Exmoor Ales is greeting 2018 with the release of a mild — the first time the Wiveliscombe-based brewery has ever produced this historical style, which up until the 1950s dominated bar-tops.

At 3.5% ABV, the beer is low in alcohol as well as being soft in its malt character, and is perfect for the new year — a comforting and homely pint that demands to be tried by those drinkers who might be looking for something different from the pale-coloured beers that all too often dominate the pumpclip parade of many a pub.

Emerging in the 19th century, mild has suffered a drop in sales since its heyday in the first half of the 20th century, and is nowadays a rare sight outside its traditional heartland of the West Midlands, which is where the brewery’s Managing director, Jonathan Price, comes from.

Exmoor Ales MildHe said: “Part of the motive for brewing a mild comes a little from my Midlands heritage. When I was a youngster starting out drinking, the only choice on bars was bitter or mild, though the mild could be very variable from pub to pub as typically it had the reputation of being the beer in which any old ‘beer slops’ were recycled! Thankfully, the days of those practices are long behind us, and mild should be treated and presented consistently in pubs to give the style a chance again.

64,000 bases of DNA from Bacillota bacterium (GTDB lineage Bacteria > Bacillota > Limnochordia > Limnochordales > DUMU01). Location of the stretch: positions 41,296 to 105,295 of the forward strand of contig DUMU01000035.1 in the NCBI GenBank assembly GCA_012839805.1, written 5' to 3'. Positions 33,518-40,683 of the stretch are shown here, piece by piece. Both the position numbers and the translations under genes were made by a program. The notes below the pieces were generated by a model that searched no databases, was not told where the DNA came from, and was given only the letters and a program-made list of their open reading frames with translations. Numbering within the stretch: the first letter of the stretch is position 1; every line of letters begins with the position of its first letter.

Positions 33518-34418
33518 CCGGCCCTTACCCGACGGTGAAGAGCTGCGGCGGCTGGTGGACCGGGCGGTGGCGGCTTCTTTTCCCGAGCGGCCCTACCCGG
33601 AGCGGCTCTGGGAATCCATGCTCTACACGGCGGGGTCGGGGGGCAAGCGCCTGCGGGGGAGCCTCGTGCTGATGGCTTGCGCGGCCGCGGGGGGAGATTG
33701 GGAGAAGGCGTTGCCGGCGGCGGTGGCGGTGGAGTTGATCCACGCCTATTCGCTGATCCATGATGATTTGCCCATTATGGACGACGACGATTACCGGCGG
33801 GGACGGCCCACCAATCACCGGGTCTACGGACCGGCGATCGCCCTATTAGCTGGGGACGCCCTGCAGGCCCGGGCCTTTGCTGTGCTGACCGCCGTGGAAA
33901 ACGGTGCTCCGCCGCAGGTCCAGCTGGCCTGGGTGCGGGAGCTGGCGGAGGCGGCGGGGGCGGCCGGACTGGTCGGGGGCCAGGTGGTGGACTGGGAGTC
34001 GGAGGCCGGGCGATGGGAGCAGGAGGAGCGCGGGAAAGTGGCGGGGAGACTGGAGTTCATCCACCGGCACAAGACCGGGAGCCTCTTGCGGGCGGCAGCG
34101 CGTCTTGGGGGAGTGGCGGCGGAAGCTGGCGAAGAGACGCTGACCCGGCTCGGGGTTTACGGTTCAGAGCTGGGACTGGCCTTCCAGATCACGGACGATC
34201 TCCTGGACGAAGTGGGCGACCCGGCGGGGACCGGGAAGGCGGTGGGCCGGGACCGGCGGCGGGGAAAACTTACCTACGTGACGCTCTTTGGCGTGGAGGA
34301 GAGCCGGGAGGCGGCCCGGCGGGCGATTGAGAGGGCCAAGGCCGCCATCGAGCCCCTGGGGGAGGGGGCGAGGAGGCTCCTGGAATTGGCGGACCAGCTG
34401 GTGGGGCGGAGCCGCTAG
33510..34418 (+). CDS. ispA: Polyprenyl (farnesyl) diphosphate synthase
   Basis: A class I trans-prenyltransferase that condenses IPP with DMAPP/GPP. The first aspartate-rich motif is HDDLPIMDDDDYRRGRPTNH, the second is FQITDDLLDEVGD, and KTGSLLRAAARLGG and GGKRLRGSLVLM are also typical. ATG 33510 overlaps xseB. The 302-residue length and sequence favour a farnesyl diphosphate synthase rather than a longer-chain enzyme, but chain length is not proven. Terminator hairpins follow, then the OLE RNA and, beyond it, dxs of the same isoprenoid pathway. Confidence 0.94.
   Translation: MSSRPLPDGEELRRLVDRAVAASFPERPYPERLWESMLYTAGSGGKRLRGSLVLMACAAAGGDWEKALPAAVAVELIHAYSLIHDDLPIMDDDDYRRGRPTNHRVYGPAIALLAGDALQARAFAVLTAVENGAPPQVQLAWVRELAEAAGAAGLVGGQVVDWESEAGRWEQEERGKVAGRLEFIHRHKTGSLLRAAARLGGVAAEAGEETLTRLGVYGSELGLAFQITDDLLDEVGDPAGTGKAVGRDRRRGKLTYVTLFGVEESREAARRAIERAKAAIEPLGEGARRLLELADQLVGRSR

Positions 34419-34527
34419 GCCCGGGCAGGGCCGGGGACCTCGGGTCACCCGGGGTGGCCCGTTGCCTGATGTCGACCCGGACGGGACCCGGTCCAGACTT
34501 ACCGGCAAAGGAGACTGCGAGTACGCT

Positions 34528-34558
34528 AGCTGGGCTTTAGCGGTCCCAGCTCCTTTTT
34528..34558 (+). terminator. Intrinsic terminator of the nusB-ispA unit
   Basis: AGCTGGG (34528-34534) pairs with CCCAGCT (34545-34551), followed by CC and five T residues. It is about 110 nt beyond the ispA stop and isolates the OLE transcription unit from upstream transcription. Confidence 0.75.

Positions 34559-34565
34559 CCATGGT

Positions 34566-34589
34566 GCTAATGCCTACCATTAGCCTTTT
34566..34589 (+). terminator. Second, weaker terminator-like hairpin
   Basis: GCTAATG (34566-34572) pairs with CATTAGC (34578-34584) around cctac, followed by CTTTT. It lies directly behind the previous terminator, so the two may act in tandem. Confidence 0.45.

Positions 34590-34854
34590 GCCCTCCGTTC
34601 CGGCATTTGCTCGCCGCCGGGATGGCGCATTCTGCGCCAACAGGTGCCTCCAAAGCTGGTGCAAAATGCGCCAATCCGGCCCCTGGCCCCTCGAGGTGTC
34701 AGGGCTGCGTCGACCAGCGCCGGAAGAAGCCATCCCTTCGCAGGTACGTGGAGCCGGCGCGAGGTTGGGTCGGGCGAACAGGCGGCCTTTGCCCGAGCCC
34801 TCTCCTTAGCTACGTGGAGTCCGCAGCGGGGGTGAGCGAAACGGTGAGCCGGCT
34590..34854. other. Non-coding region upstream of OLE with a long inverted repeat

“However, the main reason for brewing a mild now is because of the hugely broadened perspective of beer drinkers who are eager to give new (or revived) styles a chance. This is reflected in the remarkably high interest in our mild, which has surprised and delighted us.”

Head brewer, Adrian Newman, and his assistant, Tom Davis, were tasked with producing the mild. For him, the beer’s low alcoholic strength makes it an ideal session beer. “At 3.5% this means you can have more pints to get to your 22 units a week,” Adrian joked, but more seriously, he also says that the beer is a result from visiting pubs and hearing drinkers ask for darker beers.

As well as being available from the brewery, Exmoor Mild is available nationally through Molson Coors’ free trade sales in January and February, as well as being available to all Enterprise pub tenants.

Given that mild is usually promoted by CAMRA in May, Jonathan is also keen to show that the beer is an ideal fit for January, traditionally a time of lower beer consumption in the aftermath of Christmas. “We have the Dry January campaign, which might be well meaning but is not good for pubs. I’d like to think that our mild is more Try January than Dry January.”

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